Henry Tapper says proposals to tender the data architecture, putting one organisation or consortium as sole pension finder - are proving contentious
We are mid-consultation on pensions dashboards and there's public enthusiasm for the project. There is industry consensus that the Single Financial Guidance Body (SFGB) will incubate its dashboard in a controlled environment and that commercial dashboards will follow. But proposals to tender the data architecture, putting one organisation or consortium as sole pension finder - is proving controversial.
The consultation proposes following a conventional procurement process. Unsurprisingly this is supported by the consortium that built the ‘dashboard protoype' using the procurement model proposed in the consultation.
But a second proposal has emerged that would replace a single pension finder with a devolved obligation on each pension provider to build their own dashboard integration services, or cluster together around a new market of outsourced ‘integration service providers'.
Advocates of this second approach argue it would encourage innovation, create competition, be delivered faster and would not need a central procurement budget. They claim that by adopting the accepted data architecture of open-banking. This approach would avoid another central IT project for government to stumble over.
They liken this devolved approach to the way that railway companies competed and collaborated with each other to produce Britain's rail network in the 19th century.
The dilemma the government faces is that having proposed dashboards, it is reluctant to deliver them. Keeping the first dashboard and governance within SFGB keeps governance tight, but does the infant SFGB want to manage the largest data integration project the UK financial services industry has ever seen?
The second proposal actually reverts to the original vision for the dashboard (outlined by then-Treasury minister Simon Kirby) who advocated in 2016 devolving responsibility to commercial providers and "delivering a prototype within months".
Kirby may well have approved of calls from today's "pentechs" that providers agree to open their data to whatever standards are generally agreed (in return for getting access to that data themselves).
Pentechs want instant commercialisation, so that whatever they build, they get to use at once.
They point out that having built a prototype, it's time for the main event. They see the vetting of pension finders as a matter for the Financial Conduct Authority, who could use the existing Account Info Service Provider permissions. Co-ordination of these permissions could be put in the hands of the Open Banking Implementation Entity.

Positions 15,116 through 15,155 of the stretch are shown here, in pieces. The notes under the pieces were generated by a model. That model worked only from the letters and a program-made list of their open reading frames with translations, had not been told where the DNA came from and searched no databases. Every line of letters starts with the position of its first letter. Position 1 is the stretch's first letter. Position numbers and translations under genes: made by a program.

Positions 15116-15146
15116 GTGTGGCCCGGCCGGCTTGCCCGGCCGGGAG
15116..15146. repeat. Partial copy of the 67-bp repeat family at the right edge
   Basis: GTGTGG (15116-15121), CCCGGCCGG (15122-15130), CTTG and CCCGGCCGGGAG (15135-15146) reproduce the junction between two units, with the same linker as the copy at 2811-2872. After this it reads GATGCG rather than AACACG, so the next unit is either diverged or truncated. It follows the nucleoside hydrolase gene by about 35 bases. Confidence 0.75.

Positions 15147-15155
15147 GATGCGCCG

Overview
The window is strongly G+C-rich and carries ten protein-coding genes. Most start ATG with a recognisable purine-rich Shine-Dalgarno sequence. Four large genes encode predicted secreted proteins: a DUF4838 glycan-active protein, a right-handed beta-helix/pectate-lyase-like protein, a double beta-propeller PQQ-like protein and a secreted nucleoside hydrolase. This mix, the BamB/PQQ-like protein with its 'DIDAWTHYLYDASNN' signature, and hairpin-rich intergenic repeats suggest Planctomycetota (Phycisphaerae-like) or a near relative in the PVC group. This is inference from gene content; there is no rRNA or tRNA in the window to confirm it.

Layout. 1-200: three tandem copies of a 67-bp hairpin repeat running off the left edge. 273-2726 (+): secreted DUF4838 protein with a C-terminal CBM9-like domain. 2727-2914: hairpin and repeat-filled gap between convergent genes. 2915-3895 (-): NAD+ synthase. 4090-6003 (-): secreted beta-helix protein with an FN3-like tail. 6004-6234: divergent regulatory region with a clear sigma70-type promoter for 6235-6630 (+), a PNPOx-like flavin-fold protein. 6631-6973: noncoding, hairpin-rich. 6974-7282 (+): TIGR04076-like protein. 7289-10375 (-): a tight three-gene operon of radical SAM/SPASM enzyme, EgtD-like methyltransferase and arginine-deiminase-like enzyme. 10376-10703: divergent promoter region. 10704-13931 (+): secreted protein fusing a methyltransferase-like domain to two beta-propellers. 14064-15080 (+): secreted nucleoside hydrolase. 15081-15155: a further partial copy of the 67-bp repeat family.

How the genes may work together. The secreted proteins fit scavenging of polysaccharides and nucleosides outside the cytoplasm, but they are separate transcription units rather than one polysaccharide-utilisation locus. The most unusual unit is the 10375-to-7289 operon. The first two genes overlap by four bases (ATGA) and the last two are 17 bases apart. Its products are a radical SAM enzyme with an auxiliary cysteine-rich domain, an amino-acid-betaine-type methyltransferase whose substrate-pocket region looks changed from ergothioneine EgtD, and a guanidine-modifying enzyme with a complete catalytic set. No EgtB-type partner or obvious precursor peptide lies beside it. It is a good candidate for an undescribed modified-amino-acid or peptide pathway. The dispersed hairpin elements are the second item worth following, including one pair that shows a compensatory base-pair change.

Since the dashboard was handed to the Department for Work and Pensions (DWP), Kirby's proposals have been reversed into a siding. The hope is that after the consultation, the dashboard will be back on the mainline. There is some hope that this will happen. Speaking at the launch of the dashboard consultation, the SFGB's CEO John Govett stated his intention to deliver at high speed. The SFGB must realise that the process laid out in the consultation is quite the opposite of Kirby's "dashboard within months". Procuring a single pension finder risks perpetuating recent frustrations.
The industry consensus will undoubtedly be for a conventional approach. It is the line of least resistance for providers that will not be challenged with compulsion for at least three years.
However, consumer expectations are changing, and having been promised a dashboard they are unlikely to be patient with the speed of delivery proposed in the consultation. The political imperative is to meet the expectations of the public and avoid another IT procurement shambles.
Speaking at the Tax Incentivised Savings Association conference, shortly after taking her new role at the DWP, Amber Rudd told her audience that she intended this to be a genuine debate with the government in listening mode. She will certainly get that debate.
Henry Tapper is director at First Actuarial and CEO of AgeWage
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